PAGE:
Some analysts think the jobless rate might have already peaked at 10.2 percent in October. But most economists predict the rate will peak at around 10.5 percent by the middle of next year.
"We are digging out of a very deep hole," says Lynn Reaser, chief economist at Point Loma Nazarene University in San Diego and chief economist for the National Association for Business Economics.
Reaser estimates it will take until 2015 for the unemployment rate to drop to 5.5 percent.
A sputtering job market carries other consequences. One is flat wages. When many people compete for few jobs, employers have no incentive to raise pay.
The economic shocks of the past decade already have cut into Americans' incomes. That's among the reasons why people feel they're standing still economically.
Median household income, adjusted for inflation, fell to $50,303 in 2008, according to the U.S. Census. That gauge combines wages and salaries, investment income and government benefit payments like Social Security. It's down 4 percent from a peak of $52,587 in 1999, when incomes were bolstered by stock gains from the dot-com boom.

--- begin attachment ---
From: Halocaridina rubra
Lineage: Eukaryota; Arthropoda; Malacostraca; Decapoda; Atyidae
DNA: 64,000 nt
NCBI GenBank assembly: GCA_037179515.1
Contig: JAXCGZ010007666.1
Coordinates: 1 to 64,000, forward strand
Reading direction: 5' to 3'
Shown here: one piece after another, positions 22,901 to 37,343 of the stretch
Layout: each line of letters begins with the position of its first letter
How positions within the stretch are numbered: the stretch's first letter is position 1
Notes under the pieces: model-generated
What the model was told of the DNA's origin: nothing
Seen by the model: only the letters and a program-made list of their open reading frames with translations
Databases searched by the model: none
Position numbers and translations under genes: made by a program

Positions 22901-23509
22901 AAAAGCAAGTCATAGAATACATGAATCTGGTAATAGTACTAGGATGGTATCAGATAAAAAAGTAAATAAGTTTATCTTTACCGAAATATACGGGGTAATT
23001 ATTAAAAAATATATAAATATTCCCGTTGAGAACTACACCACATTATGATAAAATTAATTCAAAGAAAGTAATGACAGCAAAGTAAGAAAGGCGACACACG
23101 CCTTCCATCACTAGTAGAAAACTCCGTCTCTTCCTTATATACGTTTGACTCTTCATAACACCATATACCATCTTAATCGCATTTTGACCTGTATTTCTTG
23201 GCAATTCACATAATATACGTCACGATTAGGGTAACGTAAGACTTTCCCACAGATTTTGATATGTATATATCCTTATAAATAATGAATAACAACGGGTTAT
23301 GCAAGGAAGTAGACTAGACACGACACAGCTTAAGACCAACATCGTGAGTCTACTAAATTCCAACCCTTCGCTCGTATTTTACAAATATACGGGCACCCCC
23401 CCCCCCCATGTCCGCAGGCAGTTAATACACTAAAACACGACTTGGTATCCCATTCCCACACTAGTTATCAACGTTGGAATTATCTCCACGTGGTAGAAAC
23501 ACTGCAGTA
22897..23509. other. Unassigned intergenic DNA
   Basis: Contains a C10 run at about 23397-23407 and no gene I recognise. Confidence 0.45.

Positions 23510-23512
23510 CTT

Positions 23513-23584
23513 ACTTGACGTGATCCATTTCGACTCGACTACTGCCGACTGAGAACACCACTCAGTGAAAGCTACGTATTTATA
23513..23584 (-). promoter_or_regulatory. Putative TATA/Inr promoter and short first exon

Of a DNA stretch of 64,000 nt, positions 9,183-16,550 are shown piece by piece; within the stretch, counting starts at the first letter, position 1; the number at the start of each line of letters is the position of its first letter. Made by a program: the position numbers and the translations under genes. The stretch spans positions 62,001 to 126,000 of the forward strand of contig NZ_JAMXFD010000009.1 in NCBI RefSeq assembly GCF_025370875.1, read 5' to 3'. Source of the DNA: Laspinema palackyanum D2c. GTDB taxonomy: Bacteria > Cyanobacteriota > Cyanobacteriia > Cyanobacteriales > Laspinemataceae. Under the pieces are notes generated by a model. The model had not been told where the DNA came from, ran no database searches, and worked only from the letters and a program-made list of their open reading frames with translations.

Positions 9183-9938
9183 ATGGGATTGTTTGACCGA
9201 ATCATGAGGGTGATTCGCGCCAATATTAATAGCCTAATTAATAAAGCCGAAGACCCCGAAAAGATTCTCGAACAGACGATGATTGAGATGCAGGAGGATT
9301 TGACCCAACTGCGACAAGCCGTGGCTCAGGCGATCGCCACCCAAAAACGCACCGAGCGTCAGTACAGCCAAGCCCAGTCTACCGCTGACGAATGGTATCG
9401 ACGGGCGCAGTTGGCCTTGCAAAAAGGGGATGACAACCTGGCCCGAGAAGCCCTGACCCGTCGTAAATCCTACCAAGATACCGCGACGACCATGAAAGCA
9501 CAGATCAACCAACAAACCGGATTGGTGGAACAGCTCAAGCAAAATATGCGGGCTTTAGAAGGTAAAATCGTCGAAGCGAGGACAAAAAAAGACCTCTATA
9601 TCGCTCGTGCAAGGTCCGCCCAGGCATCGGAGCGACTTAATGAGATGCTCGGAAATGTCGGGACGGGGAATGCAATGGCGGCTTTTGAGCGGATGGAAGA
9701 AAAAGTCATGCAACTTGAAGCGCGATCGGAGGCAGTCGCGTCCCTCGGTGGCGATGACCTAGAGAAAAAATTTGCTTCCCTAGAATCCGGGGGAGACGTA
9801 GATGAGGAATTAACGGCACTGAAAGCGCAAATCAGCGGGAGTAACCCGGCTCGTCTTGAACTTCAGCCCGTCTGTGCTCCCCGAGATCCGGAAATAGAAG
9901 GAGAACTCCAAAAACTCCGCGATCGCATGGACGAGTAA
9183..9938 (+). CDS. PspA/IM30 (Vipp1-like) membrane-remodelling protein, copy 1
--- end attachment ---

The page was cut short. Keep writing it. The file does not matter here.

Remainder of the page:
That bubble burst in 2000. Since then, workers have seen meager wage gains. Adjusted for inflation, wages grew about 13 percent in the past 10 years -- the slowest pace in five decades, according to calculations made by Scott Hoyt of Moody's Economy.com.
That trend is predicted to continue.
"There will be a continued hollowing-out of the middle class," says H.W. Brands, a historian at the University of Texas.
He points to productivity growth, which has let companies produce more with leaner work forces, the offshoring of service-sector jobs and the shrinking of factory jobs.
That's why Vicki Adriano, 51, who works at a General Motors plant in Lordstown, Ohio, looks ahead to the coming decade with trepidation.
The economic wreckage of the past year means she'll probably have to work longer than she had expected at the factory-- at least seven more years. She frets about the loss of economic security.
"Everything you worked for all those years can be gone in a minute," she says.